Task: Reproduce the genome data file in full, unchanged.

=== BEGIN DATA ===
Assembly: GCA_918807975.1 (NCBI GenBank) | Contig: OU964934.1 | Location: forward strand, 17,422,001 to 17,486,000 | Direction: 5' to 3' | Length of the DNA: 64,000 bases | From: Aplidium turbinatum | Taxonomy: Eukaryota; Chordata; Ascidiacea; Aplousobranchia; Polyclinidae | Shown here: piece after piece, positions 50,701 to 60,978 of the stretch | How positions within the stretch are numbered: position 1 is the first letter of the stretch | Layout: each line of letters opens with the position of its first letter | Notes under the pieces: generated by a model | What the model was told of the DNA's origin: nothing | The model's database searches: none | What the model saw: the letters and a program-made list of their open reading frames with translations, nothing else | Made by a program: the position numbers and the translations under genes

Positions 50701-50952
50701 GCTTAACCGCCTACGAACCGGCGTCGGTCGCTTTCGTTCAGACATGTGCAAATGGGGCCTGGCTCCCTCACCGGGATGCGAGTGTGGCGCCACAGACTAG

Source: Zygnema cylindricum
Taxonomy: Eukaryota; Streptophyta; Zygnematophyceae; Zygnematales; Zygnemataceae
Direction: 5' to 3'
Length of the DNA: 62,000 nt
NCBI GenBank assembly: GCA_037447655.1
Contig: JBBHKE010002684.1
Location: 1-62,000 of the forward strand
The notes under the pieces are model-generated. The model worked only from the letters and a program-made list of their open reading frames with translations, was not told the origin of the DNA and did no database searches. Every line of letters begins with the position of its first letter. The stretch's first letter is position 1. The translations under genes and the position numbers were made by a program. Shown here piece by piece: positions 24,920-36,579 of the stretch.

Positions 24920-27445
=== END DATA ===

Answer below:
Assembly: GCA_918807975.1 (NCBI GenBank) | Contig: OU964934.1 | Location: forward strand, 17,422,001 to 17,486,000 | Direction: 5' to 3' | Length of the DNA: 64,000 bases | From: Aplidium turbinatum | Taxonomy: Eukaryota; Chordata; Ascidiacea; Aplousobranchia; Polyclinidae | Shown here: piece after piece, positions 50,701 to 60,978 of the stretch | How positions within the stretch are numbered: position 1 is the first letter of the stretch | Layout: each line of letters opens with the position of its first letter | Notes under the pieces: generated by a model | What the model was told of the DNA's origin: nothing | The model's database searches: none | What the model saw: the letters and a program-made list of their open reading frames with translations, nothing else | Made by a program: the position numbers and the translations under genes

Positions 50701-50952
50701 GCTTAACCGCCTACGAACCGGCGTCGGTCGCTTTCGTTCAGACATGTGCAAATGGGGCCTGGCTCCCTCACCGGGATGCGAGTGTGGCGCCACAGACTAG

Source: Zygnema cylindricum
Taxonomy: Eukaryota; Streptophyta; Zygnematophyceae; Zygnematales; Zygnemataceae
Direction: 5' to 3'
Length of the DNA: 62,000 nt
NCBI GenBank assembly: GCA_037447655.1
Contig: JBBHKE010002684.1
Location: 1-62,000 of the forward strand
The notes under the pieces are model-generated. The model worked only from the letters and a program-made list of their open reading frames with translations, was not told the origin of the DNA and did no database searches. Every line of letters begins with the position of its first letter. The stretch's first letter is position 1. The translations under genes and the position numbers were made by a program. Shown here piece by piece: positions 24,920-36,579 of the stretch.

Positions 24920-27445